By Somali K Chakrabarti
flicking fingers, shifting glance,
moving in tandem –
sea of emotions in a
lavish spectacle of dance
© Somali K Chakrabarti
Kathakali, the classical dance form of Kerala, originated in the 17th century, though the roots date back to 1500 years ago and lie in the ritual folk dances and dance dramas of Kerala.
Characterized by ornate makeup and fanciful costumes, the dance drama form blends dance, drama, mime and song to depict stories from Indian epics.
The body movements of Kathakali are influenced by Kalaripayattu, the early martial arts of Kerala.
In an excerpt from the novel ‘Arjun Without a Doubt‘ by Dr Sweety Shinde, Arjuna, of Mahabharata, draws parallel between dance and martial arts.
‘I would never regard dancers with disdain; I now know what efforts and grueling hours went into excelling in it. Archery and dance, both required an equal amount of dedication and dexterity; timing and tempo; elegance and concentration. Both required rhythm and restraint. War-dance had its rhythm too. ‘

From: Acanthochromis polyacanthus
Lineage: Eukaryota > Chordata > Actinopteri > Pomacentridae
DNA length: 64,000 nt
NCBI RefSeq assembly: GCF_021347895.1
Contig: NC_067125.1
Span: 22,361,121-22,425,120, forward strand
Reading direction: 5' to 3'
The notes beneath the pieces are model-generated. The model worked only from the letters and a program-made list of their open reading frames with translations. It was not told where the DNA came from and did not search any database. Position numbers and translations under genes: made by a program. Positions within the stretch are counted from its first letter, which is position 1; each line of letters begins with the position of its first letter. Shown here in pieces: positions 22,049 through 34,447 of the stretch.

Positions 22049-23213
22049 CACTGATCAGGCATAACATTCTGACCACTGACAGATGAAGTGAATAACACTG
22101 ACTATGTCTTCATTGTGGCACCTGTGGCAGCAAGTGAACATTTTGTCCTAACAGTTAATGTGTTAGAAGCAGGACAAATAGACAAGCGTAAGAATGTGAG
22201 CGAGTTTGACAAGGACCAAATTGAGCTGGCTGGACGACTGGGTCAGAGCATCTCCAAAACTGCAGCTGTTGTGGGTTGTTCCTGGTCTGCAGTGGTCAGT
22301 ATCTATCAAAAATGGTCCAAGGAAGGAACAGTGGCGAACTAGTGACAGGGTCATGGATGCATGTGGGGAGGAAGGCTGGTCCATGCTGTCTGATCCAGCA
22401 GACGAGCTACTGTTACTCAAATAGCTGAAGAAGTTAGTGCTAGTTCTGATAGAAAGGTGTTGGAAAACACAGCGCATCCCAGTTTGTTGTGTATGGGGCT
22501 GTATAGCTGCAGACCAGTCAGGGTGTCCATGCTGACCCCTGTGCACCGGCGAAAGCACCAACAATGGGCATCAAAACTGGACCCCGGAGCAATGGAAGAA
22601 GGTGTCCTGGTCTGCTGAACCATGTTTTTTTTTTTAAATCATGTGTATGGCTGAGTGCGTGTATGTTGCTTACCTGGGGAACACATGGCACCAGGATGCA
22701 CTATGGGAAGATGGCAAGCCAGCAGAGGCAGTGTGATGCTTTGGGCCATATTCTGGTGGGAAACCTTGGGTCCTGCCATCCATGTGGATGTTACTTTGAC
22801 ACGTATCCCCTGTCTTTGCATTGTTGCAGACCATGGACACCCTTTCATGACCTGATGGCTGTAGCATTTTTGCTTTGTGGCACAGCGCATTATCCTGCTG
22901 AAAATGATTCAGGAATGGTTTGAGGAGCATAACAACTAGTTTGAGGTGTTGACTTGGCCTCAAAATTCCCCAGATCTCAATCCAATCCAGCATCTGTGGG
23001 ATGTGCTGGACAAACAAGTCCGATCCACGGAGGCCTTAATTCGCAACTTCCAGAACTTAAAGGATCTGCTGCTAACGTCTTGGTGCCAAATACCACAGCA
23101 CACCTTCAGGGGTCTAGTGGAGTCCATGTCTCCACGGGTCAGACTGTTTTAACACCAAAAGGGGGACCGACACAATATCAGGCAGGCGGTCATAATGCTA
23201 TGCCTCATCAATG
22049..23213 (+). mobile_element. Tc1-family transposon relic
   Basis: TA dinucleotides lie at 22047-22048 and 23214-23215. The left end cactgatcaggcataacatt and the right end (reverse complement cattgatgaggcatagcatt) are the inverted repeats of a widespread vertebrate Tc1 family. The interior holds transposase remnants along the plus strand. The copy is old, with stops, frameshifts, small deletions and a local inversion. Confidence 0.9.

The dance form makes extensive use of the facial gestures such as movement of the eyebrows, eye-balls and the lower eye-lids than any other dance style. Performers enact the story using hand gestures, facial expressions and eye movements that capture a whole range of emotions.are used to convey the story and translate words into the visual language of dance.
A Tanka is a Japanese poem consisting of 31 syllables in 5 lines, with 5 syllables in the first and third lines and 7 in the rest.
Lei: A wreath for your soul is a string of short poems reflecting on nature, life, illusion and inspiration.
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